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Dried fruit is fruit that has had the bulk of its original water content removed, either naturally, by sun drying, or artificially, by using specialized dryers or dehydrators. Dried fruit has a long history of use in Mesopotamia, reaching back to the fourth millennium BC, and is praised for its sweet flavor, nutritional content, and extended shelf life.
Consumption of dried fruits has become more widespread in recent years. Raisins are the most popular dried fruit, followed by dates, prunes, figs, apricots, peaches, apples, and pears. Fruits that have been dried in the sun or in heated wind tunnel dryers are referred to as “conventional” or “traditional” dried fruits. Prior to drying, many fruits like cranberries, blueberries, cherries, strawberries, and mango are infused with a sweetness (such as sucrose syrup). Some dried fruit, such as papaya, kiwifruit, and pineapple, are really candied fruit.
The nutritional content of dried fruits is similar to that of fresh fruits. The nutritious content of different dried fruits is determined by their fresh counterpart and the manner of processing.
For millennia, traditional dried fruits including raisins, figs, dates, apricots, and apples have been a mainstay of Mediterranean cuisine. This is owing in part to its early cultivation in the Fertile Crescent, which includes areas of modern-day Iran, Iraq, Turkey’s southwest, Syria, Lebanon, Palestine, Israel, and northern Egypt. The first means of food preservation was drying or dehydration: grapes, dates, and figs that fell from the tree or vine were dried in the hot sun. These fallen fruits took on an edible shape, and early hunter-gatherers appreciated them for their stability as well as concentrated sweetness.
Dried fruits are mentioned for the first time on Mesopotamian tablets dating from around 1500 BC, which include the world’s oldest known written recipes. These cuneiform-inscribed clay slabs, written in Akkadian, Babylonia’s daily language, describe meals centered on grains (barley, millet, wheat), vegetables, and fruits such as dates, figs, apples, pomegranates, and grapes. Dates, date juice drained into syrup, and raisins were employed as sweeteners by these early civilizations. They used dried fruits in their breads, which ranged from plain barley bread for the labourers to very ornate spiced cakes with honey for the palaces and temples.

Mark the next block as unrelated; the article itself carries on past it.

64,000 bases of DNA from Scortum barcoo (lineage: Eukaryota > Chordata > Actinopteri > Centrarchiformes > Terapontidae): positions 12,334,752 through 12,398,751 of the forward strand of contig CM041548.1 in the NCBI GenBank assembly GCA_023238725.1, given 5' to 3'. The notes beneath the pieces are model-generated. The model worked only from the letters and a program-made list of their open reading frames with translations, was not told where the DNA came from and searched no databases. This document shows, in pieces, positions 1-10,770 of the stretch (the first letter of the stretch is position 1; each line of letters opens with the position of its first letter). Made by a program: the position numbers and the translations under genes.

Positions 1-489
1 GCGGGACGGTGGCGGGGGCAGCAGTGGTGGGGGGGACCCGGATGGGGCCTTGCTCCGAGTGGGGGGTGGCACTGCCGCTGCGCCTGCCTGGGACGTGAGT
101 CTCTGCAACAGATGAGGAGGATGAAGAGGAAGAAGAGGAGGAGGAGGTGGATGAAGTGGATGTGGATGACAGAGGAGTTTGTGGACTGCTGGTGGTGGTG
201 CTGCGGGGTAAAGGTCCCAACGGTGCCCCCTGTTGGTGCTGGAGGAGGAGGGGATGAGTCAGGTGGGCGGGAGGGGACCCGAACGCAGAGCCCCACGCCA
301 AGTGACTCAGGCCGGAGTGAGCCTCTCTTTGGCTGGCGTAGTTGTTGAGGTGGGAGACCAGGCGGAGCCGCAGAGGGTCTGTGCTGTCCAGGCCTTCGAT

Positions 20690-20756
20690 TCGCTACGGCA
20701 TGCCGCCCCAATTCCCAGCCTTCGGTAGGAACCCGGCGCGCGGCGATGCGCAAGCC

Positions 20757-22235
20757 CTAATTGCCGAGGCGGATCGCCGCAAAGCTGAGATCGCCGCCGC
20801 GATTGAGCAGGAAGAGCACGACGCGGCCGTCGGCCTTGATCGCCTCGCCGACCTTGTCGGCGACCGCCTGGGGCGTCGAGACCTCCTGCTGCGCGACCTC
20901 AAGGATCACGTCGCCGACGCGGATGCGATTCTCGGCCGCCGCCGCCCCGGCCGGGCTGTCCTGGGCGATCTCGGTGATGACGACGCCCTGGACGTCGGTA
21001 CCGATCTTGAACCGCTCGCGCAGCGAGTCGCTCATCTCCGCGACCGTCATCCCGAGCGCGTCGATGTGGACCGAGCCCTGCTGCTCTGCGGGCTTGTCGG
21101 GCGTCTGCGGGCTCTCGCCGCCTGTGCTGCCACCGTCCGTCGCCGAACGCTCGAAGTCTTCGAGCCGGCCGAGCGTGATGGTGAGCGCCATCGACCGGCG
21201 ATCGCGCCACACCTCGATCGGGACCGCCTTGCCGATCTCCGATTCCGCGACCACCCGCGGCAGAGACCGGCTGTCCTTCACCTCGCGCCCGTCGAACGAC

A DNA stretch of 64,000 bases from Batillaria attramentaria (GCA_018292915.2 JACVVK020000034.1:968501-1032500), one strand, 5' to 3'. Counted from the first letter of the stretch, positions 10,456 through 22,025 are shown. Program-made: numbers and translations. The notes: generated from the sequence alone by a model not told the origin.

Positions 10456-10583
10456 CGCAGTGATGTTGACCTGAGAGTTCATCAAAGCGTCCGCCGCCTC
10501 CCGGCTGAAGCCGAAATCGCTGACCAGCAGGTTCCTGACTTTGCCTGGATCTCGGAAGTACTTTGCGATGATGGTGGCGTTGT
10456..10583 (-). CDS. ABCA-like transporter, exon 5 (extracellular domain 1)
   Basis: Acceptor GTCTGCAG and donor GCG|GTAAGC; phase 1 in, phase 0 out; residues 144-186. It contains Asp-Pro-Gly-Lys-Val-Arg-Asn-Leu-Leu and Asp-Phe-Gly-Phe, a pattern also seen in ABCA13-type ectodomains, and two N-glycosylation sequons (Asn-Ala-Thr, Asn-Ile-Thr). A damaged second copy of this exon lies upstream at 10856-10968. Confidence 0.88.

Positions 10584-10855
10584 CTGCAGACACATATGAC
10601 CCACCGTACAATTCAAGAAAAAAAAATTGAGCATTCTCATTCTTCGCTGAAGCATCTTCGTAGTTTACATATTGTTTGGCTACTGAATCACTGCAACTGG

One of the first cultivated trees was the date palm. It was cultivated around 5,000 years ago in Mesopotamia. Dates were the cheapest of basic meals because they grew abundantly in the Fertile Crescent and were so plentiful (an average date palm yields 50 kg (100 lbs) of fruit per year for 60 years or more). They were carefully documented in Assyrian and Babylonian monuments and temples because they were so precious. Mesopotamian peasants dried them and ate them as sweets. They added flavor to meat dishes and grain pies, whether fresh, soft-dried, or hard-dried. They were prized by travelers for their vigor and were suggested as anti-fatigue stimulants.
Figs were highly appreciated in early Mesopotamia, Palestine, and Egypt, where they were presumably used more frequently than or on par with dates. Many examples have been discovered in Egyptian tombs as funeral gifts, in addition to appearing in wall paintings. Figs grew abundantly throughout Greece and Crete, and they were a mainstay of both the affluent and the poor, particularly in dried form.
In the 4th century BC, grape growing began in Armenia and the eastern Mediterranean region. Grapes were dried in the harsh desert heat to make raisins. Viticulture and the production of raisins grew fast over northern Africa, including Morocco and Tunisia. Because of the ideal arid climate for sun drying, the Phoenicians and Egyptians pioneered the manufacture of raisins. They stored them in jars and distributed them by the hundreds to other temples. They also used them in breads and pastries, some of which were prepared with honey and others with milk and eggs.
These fruits traveled from the Middle East to Greece and then to Italy, where they became a staple of the cuisine. Raisins were consumed in large amounts by ancient Romans at all levels of society, and they were a staple of their everyday meals, along with olives and fresh fruits. Breakfast consisted mostly of raisined breads, which were eaten with cereals, legumes, and cultured milks. Raisins were so highly prized that they were used as both a reward for excellent athletes and a premium barter currency.